martedì, aprile 19, 2011

 

Arab spring possible only if all citizens have equal rights, says Mgr Sako


In the Middle East, the ideals of freedom and democracy that have ostensibly inspired the Arab spring, could be stifled by religious and ethnic sectarianism, putting minorities, especially Christians, at risk. Mgr Louis Sako, archbishop of Kirkuk (Iraq), told AsiaNews that democracy is impossible “unless they [governments] grant all their citizens the same citizenship”.

Today, in no Arab nation is there a plan to create a system that respects the rights and specificities of every group. There is a danger that many countries might become like Iraq, under the thumb of Muslim extremism and ethnic and religious sectarianism. Recent attacks against civilians are evidence of this. The latest one was perpetrated this morning in Baghdad, when a bomb exploded at a Green Zone’ checkpoint, killing nine people.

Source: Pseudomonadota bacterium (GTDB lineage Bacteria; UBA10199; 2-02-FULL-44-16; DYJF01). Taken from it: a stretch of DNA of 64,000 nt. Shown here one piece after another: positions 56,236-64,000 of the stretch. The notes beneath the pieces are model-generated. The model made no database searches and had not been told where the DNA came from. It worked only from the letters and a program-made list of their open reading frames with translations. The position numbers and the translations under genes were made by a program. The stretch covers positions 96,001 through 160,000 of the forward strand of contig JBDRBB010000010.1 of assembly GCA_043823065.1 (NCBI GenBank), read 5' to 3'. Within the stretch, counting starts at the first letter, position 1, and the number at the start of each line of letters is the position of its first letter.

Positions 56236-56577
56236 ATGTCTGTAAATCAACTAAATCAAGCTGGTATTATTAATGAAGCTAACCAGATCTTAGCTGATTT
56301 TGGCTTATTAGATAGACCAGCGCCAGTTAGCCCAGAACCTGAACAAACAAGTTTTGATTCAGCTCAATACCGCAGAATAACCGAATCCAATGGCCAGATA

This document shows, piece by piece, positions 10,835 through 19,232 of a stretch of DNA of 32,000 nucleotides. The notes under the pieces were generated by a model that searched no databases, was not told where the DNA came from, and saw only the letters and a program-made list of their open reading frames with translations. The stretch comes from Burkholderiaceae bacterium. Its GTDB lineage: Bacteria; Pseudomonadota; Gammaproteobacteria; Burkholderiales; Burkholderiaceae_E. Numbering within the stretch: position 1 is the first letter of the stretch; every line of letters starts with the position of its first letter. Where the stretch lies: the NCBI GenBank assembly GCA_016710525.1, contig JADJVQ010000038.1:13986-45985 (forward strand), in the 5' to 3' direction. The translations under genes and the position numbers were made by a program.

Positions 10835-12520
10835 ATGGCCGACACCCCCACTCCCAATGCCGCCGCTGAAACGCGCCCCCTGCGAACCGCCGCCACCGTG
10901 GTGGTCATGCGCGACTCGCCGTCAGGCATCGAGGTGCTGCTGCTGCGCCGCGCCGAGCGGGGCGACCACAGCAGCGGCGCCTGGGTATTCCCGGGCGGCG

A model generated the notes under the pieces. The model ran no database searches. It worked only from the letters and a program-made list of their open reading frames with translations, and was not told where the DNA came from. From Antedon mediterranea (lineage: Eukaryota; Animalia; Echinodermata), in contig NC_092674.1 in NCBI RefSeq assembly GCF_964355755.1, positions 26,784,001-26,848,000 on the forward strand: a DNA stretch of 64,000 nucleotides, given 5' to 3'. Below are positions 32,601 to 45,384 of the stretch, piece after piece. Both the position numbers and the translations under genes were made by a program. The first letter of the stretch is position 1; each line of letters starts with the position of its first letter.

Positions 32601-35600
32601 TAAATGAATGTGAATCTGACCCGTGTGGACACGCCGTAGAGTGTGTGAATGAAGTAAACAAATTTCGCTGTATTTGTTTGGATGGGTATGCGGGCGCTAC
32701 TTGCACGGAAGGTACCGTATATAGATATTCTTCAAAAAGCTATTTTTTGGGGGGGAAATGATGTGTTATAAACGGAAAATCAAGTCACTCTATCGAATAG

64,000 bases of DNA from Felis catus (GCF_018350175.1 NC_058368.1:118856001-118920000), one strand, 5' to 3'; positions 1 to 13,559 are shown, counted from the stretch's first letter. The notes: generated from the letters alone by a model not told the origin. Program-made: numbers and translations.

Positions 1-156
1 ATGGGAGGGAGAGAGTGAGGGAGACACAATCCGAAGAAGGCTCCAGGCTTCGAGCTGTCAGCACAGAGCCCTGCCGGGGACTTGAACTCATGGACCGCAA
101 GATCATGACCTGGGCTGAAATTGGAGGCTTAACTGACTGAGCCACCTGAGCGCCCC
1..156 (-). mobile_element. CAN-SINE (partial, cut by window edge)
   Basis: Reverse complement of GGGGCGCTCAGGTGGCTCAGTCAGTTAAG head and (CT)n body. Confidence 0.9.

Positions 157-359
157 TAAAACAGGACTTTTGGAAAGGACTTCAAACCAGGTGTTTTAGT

For Mgr Sako, things can change if an open and pluralistic culture spread to families and the school. Governments, for their part, must assume their responsibilities and defend citizens’ rights. Muslim religious leaders must also adapt their religion to the challenges of modernity.
Christians can help in implementing these changes, the prelate said, because they are an example of openness and bear witness to the ideals of freedom and equality. Last Sunday, Palm Sunday, thousands of Christians crowded Baghdad churches to pray for Iraq and His resurrection.